Posted by on May 17, 2010 in Collections

Anyone who has traced family back from 1900 to 1880 knows that a lot can happen in 20 years – particularly when you’re up against that missing 1890 census record (99 percent of the census for 1890 was destroyed courtesy of a fire). But what if your family was missing from every published version of 1880, too?

If your family lived in one of a handful of small townships in Tioga County, New York, in 1880, that’s exactly what you’ve been up against.

We discovered the problem while scanning and indexing U. S. Federal Census Non-population Schedules. Inside the collection of agricultural, industry, social statistics and other special census schedules were a handful of 1880 population schedules, too. Only about 5,600 names were in those population schedules, which cover all of Richford, Spencer Village, and Spencer, New York, as well as 40 pages of Henrico County, Virginia – but if one of those names is perched in your family tree, the find is like striking family history gold.

You’ll find the once-missing 1880 census population schedules today right where they belong: mixed in with the rest of the 1880 U.S. Federal Census at Be sure to let me know if you locate a member of your own family  there — I’d love to hear the story.


  1. Joan Peck

    Great story! Good luck to you, Jeanie! Keep looking, you will certainly find somebody interesting!

  2. carolyn atkinson

    Since you found those people, now please go find my Lena Rivers Allen in Tennessee somewhere.:) Born December 25, 1862 to an UKN Allen and Frances Sarah Ann MURRELL ALLEN.

  3. Mary Beth Marchant

    I wish someone could find the missing part of the 1870 Lafayette County, Florida census. There is only one section that I have found on Ancestry, and/or any other census web site. I got someone who lives in the area to check with the local library to see if there was another part on microfile but there was not. The only part available records the residents around the New Troy Post Office in Lafayette County, Florida but none of the residents around Mayo. Sure would love to find my gg grandpa there in 1870. He lived right in Mayo.

  4. David Williams

    Is it possible that some of Kinmundy, Marion County, Illinois census was MISSING from the 1870 census? I am missing William Mchatton (1805-1885) and his family of 14 children, and several related collateral families.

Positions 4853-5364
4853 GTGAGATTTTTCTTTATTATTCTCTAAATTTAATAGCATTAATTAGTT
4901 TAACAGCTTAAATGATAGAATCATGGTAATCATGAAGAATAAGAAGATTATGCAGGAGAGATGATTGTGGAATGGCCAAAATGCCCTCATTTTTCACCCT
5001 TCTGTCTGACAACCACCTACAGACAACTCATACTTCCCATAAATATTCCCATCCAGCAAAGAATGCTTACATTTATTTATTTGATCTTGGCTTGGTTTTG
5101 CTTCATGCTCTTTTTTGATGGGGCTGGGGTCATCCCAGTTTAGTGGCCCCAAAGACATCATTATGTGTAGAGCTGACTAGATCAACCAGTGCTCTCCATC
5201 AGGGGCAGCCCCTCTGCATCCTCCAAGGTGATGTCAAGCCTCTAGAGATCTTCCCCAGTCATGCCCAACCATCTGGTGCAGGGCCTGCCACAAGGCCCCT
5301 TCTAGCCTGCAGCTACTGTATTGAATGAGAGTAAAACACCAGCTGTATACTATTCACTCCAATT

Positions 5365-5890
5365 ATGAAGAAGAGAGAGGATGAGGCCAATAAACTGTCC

5. Karis

    Similiar topic when I search for the surname Arthur or Arther on most of the categories, such as local histories, it will come back with zero results even though I know the family is in the item. I have to search by first name through many, extra names. Is there something about this particular name that makes the searches difficult. This is for upstate New York and Connecticut. I don’t have this difficulty with any other surname.

  6. Sue

    Jeanie, I thought I was the only one trying to trace back info on a Grandfather who my Dad said was wanted for stealing horses, so changed his name and birthday around, making his family almost impossible to trace. But I did trace him, with lots of help from genealogists in England and others tracing the surname. What a fun puzzle it was to figure out and what a specail reward I got at the end, ordering birth and marriage records from his family in England.

  7. Joanne

    It is interesting to hear that some of the records get lost and might be found. I’m tracing the Burns, Bolon, and White families in Belmont County, Ohio. Sometimes I cannot find them on the census even though I know they were there and have checked every spelling that I know of for these names. Maybe the missing ones will be found someday.

  8. Kathleen

    For anyone unable to locate someone in the census: I’ve found it successful to try inputing the given name for the surname, and even vice-versa if using the first name only for your search. Census takers often listed a person’s given name first, so that name was used by the transcriber on the index as the surname. It has worked for me several times.
    Hope this helps some of you find those missing persons.

  9. B.G. Wiehle

    Are there any resources at Ancestry detailing which census districts are known to be incomplete or currently unavailable? I have some immigrant families I cannot find on the regular population schedules. I try to be thorough and in 3 cases I found Miracode entries and those 3 EDs are missing from Ancestry’s 1910 census (Cleveland, Cuyahoga, Ohio; EDs 147, 184, 186. Probably all of Ward 7 is missing) Unfortunately, Miracode supplements only a small proportion of census records.

  10. Kimberly

    I have found it helpful to search a first name only in a specific area. One example I have is a family of mine with the last name Vaughan. I tried spelling Vaughan all kinds of ways to find these people in 1870. Finally I just entered the first name of the head of the family and search for everyone in that county with that first name. I found them, with the last name Bond. I guess if someone has an accent, Vaughan could sound like Bond. It was on the original that way. Spelling wise, it isn’t even close and would never show up in any index listing for Vaughan.

  11. Russel Hester

    What a great find, but for most who can’t find someone they know must be there, remember, there are people who are skiped on some Censuses. I have one family that I know where there, but they just can’t be found. I had another group of families that was that way, until a fellow researcher found the entire family, about 40 of them, exactly where we had been looking, and all with a different last name. It seems I had a situation just like Jeanie’s. They had run from Marion County Tennesee after three of them had been involved in the killing of a man, his wife and child. They changed their name from Hester to Horton, and moved to Bartow County Georgia…
    It would be great to be able to search for family groups by first names sometimes!

  12. Diane Noland

    To Karis. Have you tried spelling Arthur with an O as in Orthur or Orther? A’s sometimes look like O’s. I searched and searched for my family of Moseleys and finally found them under Masley. Some names just lend themselves to “creative” spellings.